Everybody fantasizes about being invisible, says Israeli filmmaker Duki Dror.
“What it would be like to be in a place with a different identity. The subject of covert operations and the people who work undercover is always fascinating,” said the 50-something Israeli son of Iraqi political exiles.
It was this fascination with how people observe others — especially secret agents and especially the Mossad, about which so little is known — that led Dror to make a film about the experiences of the people working for this almost mythological organization. He was interested, he says, in how actions, “taken by someone unknown, somewhere in the world,” could impact history.
The result is “Inside the Mossad,” a compelling documentary that unmasks the human faces behind Israel’s legendary intelligence agency. For the first time since its founding in 1950, former Mossad heads and agents break their silence and talk about what it is like to work for one of the most enigmatic institutions in the world.
The film will screen at the UK Jewish Film Festival in London on November 15, and again on November 17 in Manchester.
The rare interviews, which include deputy director and politician Ram Ben-Barak, and veterans Rafi Eitan and Zvi Zamir, reveal personal, political and moral dilemmas. They also examine how certain operations have shaped both Israel’s past and may yet influence its future.
The film takes a linear approach, up to and including present day activities in post-Khomeini Iran. The retired operatives cover the Mossad’s major successes, such as the capture of Adolf Eichmann, as well as its failures, including the bungled 1997 assassination attempt on former Hamas leader Khaled Mashaal.
It addresses the complexities of working with assets, double agents and the arguments for and against targeted political killings. Throughout the film, Dror is a consistent but off-screen presence who gently probes and presses his subjects with measured sensitivity.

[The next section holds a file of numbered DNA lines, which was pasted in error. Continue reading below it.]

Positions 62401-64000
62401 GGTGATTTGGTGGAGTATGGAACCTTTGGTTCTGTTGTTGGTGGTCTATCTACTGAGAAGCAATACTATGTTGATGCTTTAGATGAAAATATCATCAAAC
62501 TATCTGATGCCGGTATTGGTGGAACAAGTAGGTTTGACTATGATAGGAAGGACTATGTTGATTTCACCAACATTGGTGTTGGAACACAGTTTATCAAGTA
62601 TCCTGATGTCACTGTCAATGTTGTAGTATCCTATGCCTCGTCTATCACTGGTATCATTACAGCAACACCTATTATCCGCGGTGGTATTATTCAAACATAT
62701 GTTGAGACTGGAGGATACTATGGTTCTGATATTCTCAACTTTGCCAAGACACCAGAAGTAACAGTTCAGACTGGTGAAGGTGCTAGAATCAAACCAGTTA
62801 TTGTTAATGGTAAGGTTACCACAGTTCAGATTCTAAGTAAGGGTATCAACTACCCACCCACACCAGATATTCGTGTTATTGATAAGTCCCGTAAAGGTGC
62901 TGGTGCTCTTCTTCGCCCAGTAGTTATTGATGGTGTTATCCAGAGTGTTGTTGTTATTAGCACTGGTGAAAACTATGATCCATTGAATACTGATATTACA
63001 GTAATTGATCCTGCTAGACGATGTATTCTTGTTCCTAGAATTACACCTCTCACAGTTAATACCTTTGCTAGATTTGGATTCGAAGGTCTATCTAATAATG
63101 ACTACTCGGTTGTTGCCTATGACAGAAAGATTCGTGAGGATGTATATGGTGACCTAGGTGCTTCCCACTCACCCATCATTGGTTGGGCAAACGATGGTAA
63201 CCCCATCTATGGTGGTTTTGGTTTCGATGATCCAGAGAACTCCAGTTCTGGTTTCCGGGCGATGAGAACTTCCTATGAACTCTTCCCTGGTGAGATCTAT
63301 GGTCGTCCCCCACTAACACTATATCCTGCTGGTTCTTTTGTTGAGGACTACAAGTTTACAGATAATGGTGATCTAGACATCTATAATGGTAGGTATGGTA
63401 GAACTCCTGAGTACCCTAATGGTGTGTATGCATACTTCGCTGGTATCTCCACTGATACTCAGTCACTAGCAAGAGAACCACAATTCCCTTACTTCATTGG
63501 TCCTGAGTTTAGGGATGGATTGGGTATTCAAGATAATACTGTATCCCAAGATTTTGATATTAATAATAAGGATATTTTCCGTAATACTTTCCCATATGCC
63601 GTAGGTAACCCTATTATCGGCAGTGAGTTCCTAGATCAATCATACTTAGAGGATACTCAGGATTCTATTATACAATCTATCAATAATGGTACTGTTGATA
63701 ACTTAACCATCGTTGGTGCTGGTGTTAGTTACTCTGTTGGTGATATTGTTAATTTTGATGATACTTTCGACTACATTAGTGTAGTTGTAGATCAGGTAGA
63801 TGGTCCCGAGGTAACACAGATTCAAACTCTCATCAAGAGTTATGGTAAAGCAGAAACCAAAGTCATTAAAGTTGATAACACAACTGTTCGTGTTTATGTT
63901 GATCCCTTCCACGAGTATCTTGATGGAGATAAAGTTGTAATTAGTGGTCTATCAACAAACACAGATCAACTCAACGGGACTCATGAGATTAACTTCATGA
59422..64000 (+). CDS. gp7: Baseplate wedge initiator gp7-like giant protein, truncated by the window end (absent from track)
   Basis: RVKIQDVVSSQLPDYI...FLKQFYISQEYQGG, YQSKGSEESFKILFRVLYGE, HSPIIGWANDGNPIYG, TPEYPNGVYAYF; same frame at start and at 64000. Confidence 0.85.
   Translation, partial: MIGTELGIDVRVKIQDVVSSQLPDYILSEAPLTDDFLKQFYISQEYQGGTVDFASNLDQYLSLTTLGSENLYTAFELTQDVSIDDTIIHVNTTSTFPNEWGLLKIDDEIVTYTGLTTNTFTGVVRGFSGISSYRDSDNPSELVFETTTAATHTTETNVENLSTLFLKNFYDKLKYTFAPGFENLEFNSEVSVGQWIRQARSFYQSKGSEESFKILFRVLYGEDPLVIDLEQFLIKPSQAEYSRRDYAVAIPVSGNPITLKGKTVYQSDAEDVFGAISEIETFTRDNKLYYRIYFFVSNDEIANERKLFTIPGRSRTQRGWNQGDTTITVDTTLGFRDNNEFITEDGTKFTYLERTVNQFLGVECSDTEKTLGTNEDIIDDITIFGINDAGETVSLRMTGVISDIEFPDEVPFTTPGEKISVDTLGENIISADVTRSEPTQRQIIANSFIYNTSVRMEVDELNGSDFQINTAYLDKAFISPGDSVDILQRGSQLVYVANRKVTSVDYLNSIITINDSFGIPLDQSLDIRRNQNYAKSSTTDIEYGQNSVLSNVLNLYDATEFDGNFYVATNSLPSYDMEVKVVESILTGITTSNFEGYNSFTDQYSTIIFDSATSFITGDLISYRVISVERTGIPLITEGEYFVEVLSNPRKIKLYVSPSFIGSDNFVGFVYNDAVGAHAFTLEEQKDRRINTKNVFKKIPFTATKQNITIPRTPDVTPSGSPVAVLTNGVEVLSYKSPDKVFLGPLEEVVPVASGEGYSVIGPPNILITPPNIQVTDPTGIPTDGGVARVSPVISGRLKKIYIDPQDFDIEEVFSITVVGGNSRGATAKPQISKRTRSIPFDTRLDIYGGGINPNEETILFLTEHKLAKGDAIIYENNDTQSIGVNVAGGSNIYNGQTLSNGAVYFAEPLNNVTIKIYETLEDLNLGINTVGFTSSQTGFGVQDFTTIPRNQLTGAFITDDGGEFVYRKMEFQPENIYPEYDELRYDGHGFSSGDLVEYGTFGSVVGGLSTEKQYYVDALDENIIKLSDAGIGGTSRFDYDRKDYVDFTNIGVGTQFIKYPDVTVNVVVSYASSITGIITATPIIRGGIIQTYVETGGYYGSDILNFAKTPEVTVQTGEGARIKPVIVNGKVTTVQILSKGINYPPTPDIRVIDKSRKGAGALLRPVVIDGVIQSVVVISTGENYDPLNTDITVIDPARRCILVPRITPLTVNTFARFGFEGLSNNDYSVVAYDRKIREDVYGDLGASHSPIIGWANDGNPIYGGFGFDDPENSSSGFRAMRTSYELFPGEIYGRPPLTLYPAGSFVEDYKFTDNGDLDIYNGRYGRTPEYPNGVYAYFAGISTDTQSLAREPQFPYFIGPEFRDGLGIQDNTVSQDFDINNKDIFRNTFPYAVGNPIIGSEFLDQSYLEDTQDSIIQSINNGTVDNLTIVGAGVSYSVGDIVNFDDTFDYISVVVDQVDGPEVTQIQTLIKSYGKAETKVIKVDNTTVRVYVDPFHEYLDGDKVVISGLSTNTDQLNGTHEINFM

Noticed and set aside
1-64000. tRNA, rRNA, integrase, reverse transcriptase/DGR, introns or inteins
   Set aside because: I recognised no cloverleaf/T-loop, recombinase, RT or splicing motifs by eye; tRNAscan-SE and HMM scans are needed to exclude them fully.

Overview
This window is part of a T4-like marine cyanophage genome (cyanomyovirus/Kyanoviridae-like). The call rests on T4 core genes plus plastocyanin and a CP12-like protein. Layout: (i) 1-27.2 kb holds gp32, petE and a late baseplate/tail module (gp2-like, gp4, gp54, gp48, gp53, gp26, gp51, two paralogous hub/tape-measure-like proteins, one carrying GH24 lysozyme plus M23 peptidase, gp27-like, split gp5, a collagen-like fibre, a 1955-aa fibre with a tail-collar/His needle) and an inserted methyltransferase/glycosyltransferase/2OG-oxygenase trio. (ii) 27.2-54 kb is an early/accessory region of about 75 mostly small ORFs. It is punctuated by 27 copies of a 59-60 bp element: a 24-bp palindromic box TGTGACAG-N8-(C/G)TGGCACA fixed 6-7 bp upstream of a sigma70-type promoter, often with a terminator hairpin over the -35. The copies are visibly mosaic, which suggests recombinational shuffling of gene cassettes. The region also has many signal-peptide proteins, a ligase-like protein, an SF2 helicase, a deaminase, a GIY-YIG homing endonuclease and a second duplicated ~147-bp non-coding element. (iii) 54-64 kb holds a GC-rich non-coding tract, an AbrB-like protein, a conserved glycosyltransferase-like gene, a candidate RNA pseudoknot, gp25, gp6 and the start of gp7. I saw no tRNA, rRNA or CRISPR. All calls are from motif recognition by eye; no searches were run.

The project was commissioned as both a film and a four-part documentary TV series using two different titles. The series, “The Mossad: Imperfect Spies,” features more interviews than the 90-minute film. It first aired on Israel’s Channel 8 last year will be available to view on Netflix in January. Dror will attend the UK premiere of “Inside the Mossad” at the UK Jewish Film Festival on November 15.
A documentary filmmaker with over 25 years of experience, Dror is no stranger to making films about challenging subjects. His last film, “Down the Deep, Dark Web” investigated the Darknet and the dangers of the digital world. But he concedes that “Inside the Mossad” is his most demanding project to date.
Step one: Penetrating the Mossad
Sitting with The Times of Israel in the office of his Tel Aviv based production company and studio, Zygote Films, Dror gives the impression of a thoughtful, serious figure. He explains that before making the film he had had no previous contact with the Mossad, so he had to work out how to gain access, likening it to intelligence work.
“I had to figure out how to penetrate this organization,” he says. “You have to find the right people to do that and use all your connections.”
Unsurprisingly, it had been particularly challenging to source — and then convince — the high-ranking ex-Mossad operatives to participate in the film.